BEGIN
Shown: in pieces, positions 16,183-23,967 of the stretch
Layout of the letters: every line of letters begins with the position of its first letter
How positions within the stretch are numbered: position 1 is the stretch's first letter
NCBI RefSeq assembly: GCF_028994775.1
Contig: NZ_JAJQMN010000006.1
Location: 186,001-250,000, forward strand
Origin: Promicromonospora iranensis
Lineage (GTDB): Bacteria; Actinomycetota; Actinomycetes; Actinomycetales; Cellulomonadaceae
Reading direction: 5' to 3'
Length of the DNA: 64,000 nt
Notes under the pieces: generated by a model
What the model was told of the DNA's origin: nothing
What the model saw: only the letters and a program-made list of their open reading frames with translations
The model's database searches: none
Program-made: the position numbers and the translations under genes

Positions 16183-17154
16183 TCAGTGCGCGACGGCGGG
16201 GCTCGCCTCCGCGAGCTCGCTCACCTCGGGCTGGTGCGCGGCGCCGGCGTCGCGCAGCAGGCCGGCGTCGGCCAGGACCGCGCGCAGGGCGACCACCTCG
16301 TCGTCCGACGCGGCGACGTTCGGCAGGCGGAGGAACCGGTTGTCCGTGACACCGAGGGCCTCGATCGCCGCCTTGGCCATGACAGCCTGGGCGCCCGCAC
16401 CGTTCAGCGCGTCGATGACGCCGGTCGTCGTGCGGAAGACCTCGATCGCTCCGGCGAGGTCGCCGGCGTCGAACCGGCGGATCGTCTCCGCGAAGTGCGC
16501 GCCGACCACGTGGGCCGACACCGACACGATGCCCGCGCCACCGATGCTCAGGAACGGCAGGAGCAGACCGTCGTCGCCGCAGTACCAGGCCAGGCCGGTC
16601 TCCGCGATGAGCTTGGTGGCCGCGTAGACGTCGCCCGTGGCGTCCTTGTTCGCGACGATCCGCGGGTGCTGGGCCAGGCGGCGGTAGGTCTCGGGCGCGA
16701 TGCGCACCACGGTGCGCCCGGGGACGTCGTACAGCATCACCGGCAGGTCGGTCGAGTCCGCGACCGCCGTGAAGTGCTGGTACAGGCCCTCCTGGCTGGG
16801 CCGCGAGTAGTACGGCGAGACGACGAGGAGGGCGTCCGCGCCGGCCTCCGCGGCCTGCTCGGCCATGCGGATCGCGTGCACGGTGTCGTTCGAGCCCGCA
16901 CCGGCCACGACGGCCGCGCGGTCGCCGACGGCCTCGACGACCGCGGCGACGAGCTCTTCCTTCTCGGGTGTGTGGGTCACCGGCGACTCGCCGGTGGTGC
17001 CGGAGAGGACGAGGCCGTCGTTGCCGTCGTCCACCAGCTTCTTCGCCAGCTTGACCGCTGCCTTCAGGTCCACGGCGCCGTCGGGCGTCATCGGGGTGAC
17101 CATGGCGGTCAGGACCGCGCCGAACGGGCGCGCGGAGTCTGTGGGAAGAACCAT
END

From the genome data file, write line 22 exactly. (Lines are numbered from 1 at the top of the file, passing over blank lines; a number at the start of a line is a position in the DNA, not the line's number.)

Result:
16601 TCCGCGATGAGCTTGGTGGCCGCGTAGACGTCGCCCGTGGCGTCCTTGTTCGCGACGATCCGCGGGTGCTGGGCCAGGCGGCGGTAGGTCTCGGGCGCGA